Maki Kirioka: Tokimeki Memorial Drama Series Vol. 1 was my very first work when I joined Konami and I have a lot of fond memories from it. I kept the image and arranged the standard tunes from the original Tokimeki Memorial, like the themes of the various characters. While incorporating the melody fragments from the themes for the comical, tense, and emotional scenes, I tried to create a certain consistency throughout the whole game. Besides that, I tried to synchronise myself with the main character and feel the dialogues as if they were real, and I worked on the music to help bringing up the story by referring to the music from the television drama version.
For Tokimeki Memorial Drama Series Vol. 2 ~Aya’s Love Song~, I was given an opportunity to compose the insert song “Like Sunday’s Rain” with a vocalist for the first time. I also did the ending themes “Shiawase no Image (The Image of Happiness)” and “Hoshizora no Power (The Power of a Starry Sky)” for Tokimeki Memorial Drama Series Vol. 3 ~Poem of Departure~ They were all good learning experiences for me — I learned the depth of vocal music and how fun it is to compose songs.
Chris: You also had a guest role on the original Metal Gear Solid. Could you discuss your experiences arranging and performing “Enclosure” on piano. Is piano-based music a speciality of yours?
Maki Kirioka: The original version of “Enclosure” has a big ensemble piece, and I was asked to make a piano arrangement of it. I put feelings into every note while arranging, in order to foster the scene with the simple tone of the piano. It is not that piano music is my speciality, although I also incorporated a lot of piano pieces for Tokimeki Memorial Drama Series too. The piano is just often my choice when simply trying to reach straight to the heart.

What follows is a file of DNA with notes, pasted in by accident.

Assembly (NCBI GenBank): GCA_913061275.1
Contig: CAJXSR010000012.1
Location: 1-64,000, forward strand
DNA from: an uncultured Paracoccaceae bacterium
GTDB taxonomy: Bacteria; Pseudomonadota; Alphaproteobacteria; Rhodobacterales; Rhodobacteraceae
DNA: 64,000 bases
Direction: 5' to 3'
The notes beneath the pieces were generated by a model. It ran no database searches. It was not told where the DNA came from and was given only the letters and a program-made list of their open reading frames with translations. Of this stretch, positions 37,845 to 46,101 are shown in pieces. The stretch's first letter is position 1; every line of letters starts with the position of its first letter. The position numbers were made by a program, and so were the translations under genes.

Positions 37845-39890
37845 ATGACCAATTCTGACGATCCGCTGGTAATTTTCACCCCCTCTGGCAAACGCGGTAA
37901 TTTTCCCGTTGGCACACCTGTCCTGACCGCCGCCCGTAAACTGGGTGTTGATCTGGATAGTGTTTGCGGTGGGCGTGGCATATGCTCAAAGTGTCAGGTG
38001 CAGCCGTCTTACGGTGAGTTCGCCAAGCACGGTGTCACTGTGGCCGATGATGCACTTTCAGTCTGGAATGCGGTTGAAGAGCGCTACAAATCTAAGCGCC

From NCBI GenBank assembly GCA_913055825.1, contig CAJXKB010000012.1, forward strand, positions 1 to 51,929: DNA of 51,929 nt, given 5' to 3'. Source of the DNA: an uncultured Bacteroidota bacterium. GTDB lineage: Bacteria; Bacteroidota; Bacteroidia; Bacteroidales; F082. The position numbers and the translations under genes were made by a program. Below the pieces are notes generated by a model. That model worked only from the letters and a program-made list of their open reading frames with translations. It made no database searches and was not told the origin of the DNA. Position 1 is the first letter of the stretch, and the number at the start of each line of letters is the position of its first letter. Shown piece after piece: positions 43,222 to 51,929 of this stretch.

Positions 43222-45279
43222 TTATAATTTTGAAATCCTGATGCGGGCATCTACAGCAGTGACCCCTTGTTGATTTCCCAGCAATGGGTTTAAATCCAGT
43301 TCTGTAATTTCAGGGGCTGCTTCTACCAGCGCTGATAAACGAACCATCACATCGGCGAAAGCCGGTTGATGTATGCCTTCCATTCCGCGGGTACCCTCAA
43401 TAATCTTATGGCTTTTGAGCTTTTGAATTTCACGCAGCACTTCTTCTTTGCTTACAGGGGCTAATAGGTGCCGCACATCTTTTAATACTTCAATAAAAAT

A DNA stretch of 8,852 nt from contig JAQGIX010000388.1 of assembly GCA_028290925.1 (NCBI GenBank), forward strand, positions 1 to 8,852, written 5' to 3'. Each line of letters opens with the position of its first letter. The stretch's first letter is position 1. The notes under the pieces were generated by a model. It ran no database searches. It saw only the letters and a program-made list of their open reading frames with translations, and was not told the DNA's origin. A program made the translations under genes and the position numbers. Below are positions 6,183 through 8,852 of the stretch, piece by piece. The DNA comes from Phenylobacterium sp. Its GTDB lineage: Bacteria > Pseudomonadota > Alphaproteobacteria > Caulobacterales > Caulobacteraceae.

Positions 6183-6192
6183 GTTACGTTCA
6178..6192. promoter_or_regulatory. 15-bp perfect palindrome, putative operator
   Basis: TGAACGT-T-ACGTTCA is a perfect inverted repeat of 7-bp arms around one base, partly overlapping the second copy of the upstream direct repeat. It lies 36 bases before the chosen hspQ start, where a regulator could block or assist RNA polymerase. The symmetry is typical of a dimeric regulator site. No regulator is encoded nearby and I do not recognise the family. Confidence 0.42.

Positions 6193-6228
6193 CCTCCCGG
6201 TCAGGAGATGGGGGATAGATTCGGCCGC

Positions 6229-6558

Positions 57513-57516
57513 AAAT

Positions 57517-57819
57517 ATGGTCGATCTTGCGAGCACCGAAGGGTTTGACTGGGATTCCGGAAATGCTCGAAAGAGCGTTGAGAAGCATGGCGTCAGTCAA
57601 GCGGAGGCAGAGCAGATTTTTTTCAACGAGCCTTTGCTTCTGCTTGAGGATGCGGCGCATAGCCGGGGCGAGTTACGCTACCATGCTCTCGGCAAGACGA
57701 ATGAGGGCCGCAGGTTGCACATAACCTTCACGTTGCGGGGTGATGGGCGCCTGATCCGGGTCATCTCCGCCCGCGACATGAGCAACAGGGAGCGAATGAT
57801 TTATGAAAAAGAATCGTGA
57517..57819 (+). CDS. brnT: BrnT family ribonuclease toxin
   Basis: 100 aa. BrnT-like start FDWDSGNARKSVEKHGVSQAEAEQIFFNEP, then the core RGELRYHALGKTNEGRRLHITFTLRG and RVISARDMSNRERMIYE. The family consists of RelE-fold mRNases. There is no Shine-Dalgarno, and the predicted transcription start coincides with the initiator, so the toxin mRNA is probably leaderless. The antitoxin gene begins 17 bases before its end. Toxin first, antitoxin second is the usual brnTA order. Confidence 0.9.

Chris: You reunited with Hideo Kojima to lead the scores for Zone of the Enders and its sequel. Could you discuss your electronic and vocal themes for these projects? How was it to work on such major titles?
Maki Kirioka: Firstly I worked on the ending themes, “Flowing Destiny” and “A Light with a Name of Hope” for Z.O.E. I asked Daisaku Kume, whom I am a huge fan of, to arrange them and he used a tons of live instruments including himself playing the piano. He made the arrangements sound so gorgeous. For the vocal part, I asked Maiko Horisawa to sing it because I totally fell in love with her tender and sophisticated voice; the way she sings is just so unique and tasteful. Later we found out that she was originally an opera singer and thus we decided to have her sing some operatic chorus parts. For the title screen I tweaked her voice a bit and used it too. There were a lot of arrangements of “Flowing Destiny” throughout the game to build it toward the ending too.
For the sequel, ANUBIS Zone of the Enders, I composed the theme song “Beyond the Bounds” and again oversaw Kume arrange it. We had Asuka Kaneko — who did a fantastic performance on Kume’s albumEastern Shore — playing an improvised solo and that was just so amazing. Kume also introduced me to a great singer Maki Kimura, and she sang some difficult phrases without any problems. She sang atPRESS START: Symphony of Games 2006 for us too. We build a strong team through working with a lot of people like these; it enabled us to conceive such an energetic overall project.
The incredible trailer clip from “Beyond the Bounds”, created by Hideo Kojima, was just absolutely stunning. The game itself is also really fun and interesting, remaining popular even to this day. I feel very lucky to be involved in such masterwork.